Before joining the CDT, Oliver studied Physics at the University of Oxford, including a project studying the efficacy of climate models by comparing shape of cloud regions to satellite data. He has also worked in Data & Analytics for a management consultancy.

Faizan Ahmad - University of Leeds

Project: The structure of exhaled droplets and aerosols

Supervisors: Prof. Andrew Bayly, Dr Nicole Hondrow, Dr Simon Connell

Prior to joining the CDT in Aerosol Science, Faizan completed his masters degree in Environmental Sciences from University of Pannonia in Hungary where he developed research interest in studying atmospheric aerosols and exploring electron microscopy for their characterization.

For his PhD, he will use various microscopy techniques for the characterization of exhaled droplets and aerosols and will further our understanding of the multi-scale structure of exhaled aerosols particles and gain insight into the dynamics and mechanisms occurring as the exhaled droplets dry and their structure is formed.

Joshua Buckingham - University of Bath

Project: Field Effected Aerosol Assisted Chemical Vapour Deposition (FE-AACVD) of Thin Film Materials

Supervisors: Dr Andrew Johnson and Prof. Mike Hill

Josh completed his MChem (hons) degree in chemistry at the University of Bath in 2022. He undertook an industrial placement at Domino Printing Sciences during his degree, where he developed environmentally benign printing inks. He completed his final year project in the Johnson Group investigating inorganic group 14 metallene complexes.

Now Enrolled in the CDT, he is continuing in the Johnson Group and planning to investigate the effect of applying electric and magnetic fields to Aerosol Assisted Chemical Vapour Deposition (AACVD). This research will aim to generate new morphologies of thin film dielectrics and semiconductors with improved electrical performance for the microchip, photovoltaic and capacitor industries.

Henry Blake - Imperial College London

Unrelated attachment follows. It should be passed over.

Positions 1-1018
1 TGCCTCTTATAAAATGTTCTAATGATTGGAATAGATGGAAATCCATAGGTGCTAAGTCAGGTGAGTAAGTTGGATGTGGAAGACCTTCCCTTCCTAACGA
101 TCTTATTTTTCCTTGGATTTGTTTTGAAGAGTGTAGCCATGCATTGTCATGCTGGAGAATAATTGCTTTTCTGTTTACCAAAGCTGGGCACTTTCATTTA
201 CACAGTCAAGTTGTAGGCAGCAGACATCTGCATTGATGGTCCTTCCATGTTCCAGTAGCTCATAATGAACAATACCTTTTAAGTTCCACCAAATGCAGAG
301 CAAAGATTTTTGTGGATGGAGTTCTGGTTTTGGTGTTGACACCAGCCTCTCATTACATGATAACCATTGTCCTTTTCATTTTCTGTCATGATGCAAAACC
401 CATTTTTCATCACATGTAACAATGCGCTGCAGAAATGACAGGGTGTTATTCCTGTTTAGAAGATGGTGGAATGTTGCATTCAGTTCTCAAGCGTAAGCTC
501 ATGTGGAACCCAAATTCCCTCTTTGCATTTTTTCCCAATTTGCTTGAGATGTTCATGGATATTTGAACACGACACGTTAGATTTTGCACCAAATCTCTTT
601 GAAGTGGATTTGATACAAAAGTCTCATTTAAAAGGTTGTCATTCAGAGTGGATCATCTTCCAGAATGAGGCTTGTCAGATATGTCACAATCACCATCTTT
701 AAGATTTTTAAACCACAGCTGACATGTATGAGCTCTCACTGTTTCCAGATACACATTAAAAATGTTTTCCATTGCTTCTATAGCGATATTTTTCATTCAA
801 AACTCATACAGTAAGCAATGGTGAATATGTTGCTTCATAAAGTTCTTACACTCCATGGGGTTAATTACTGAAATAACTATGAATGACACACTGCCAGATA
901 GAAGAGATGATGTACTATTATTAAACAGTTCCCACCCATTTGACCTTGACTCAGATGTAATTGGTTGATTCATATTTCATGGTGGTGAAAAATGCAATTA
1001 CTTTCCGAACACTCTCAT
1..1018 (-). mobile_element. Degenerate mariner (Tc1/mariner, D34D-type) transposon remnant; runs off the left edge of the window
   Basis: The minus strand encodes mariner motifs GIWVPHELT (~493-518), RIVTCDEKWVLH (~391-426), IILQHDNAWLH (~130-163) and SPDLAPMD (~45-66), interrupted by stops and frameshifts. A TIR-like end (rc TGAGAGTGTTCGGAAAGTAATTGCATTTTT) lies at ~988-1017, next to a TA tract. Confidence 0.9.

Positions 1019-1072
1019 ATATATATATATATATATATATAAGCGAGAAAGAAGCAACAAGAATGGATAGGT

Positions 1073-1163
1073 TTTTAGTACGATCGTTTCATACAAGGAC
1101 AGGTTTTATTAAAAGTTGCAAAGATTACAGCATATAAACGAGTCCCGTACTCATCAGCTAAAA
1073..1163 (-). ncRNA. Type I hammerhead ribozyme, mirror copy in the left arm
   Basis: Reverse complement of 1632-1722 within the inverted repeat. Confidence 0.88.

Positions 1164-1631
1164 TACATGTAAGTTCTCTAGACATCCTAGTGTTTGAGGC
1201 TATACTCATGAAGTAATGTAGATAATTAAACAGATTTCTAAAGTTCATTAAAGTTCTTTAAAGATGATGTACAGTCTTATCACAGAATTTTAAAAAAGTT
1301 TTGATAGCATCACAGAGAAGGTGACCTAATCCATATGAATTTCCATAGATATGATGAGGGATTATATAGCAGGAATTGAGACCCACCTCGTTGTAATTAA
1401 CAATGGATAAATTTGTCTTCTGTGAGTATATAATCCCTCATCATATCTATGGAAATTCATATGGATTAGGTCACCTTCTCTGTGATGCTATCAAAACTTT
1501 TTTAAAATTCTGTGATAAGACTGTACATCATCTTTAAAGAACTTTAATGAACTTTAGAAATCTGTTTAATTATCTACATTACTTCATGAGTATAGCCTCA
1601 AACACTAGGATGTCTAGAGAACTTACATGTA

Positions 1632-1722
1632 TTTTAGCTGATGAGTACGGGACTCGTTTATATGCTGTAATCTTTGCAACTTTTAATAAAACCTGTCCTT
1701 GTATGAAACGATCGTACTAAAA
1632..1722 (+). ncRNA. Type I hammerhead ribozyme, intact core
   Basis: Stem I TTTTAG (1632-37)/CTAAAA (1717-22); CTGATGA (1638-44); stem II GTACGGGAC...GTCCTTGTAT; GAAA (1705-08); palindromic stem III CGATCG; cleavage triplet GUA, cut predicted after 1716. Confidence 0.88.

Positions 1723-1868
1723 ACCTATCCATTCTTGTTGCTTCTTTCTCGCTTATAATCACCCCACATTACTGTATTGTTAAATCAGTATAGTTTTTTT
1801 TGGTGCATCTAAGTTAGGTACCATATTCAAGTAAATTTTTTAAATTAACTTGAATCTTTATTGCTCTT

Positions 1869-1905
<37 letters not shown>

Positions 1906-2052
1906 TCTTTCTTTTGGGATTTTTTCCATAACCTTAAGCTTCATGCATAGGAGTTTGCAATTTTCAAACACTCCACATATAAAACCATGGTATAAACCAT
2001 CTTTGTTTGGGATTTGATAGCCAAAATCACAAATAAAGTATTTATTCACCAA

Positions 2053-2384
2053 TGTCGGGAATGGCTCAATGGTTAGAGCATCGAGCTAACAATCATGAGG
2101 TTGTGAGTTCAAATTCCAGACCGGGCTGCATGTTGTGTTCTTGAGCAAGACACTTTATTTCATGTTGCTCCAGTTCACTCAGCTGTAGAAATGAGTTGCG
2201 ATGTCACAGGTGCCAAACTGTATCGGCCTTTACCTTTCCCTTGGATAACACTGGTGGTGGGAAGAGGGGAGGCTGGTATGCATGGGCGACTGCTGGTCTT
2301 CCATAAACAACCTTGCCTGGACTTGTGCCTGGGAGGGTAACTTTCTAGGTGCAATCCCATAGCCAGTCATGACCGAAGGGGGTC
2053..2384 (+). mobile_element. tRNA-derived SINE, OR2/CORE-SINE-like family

Project: Airborne microplastic detection and quantification – developing, evaluating, and applying novel laboratory and field-based approaches

Supervisors: Dr. Stephanie Wright, Dr. David Green, Prof. Martin Gallagher, Prof. David Topping

My project aims to characterise the presence and quantity of airborne microplastic particulate in indoor and outdoor environments by identifying unique chemical tracers for polymeric materials using Pyrolysis Gas Chromatography Mass Spectrometry. I will be exploring novel technologies for microplastic measurements in the field by adapting existing Ultraviolet Laser Induced Fluorescence (UVLIF) techniques.

Samantha Hall - University of Manchester

Project: Workplace lifecycle exposure and health risk for advanced materials

Supervisors: Prof. Martie Van Tongeren, Dr Cyrill Bussy, Dr Delphine Bard

Samantha is a Chartered Physicist with a first-class honours degree in Physics. She is an Exposure Assessment and Control Research Scientist at the Health and Safety Executive’s Science Division where she undertakes research to measure occupational exposures and emissions and evaluate exposure controls across various industries from additive manufacturing to construction. Her PhD project, which she is undertaking part-time, aims to support the safe innovation and commercialisation of advanced materials by evaluating the potential for occupational exposure across the material lifecycle.

Daisy Ashton - University of Hertfordshire

Project: Digital Microfluidic Lab-on-a-chip for multiplex detection of biomarkers in exhaled breath

Supervisors: Dr Loic Coudron, Dr Laura Urbano, Prof. Ian Johnston 

After studying Molecular Biology at the University of Hertfordshire I knew I wanted to continue my education in the form of research. My PhD combines Aerosol Science and Lung Health themes using microfluidic techniques. I hope to develop a non-invasive, diagnostic microfluidic Lab-on-a-chip device that can detect lung diseases.

EPSRC logo

EPSRC CDT in Aerosol Science

University of Bristol
School of Chemistry
Cantock’s Close
Bristol, BS8 1TS

Connect with us


Partner Newsletter

Sign up to receive monthly news and updates from the CDT in Aerosol Science, as well as events, training and research webinars.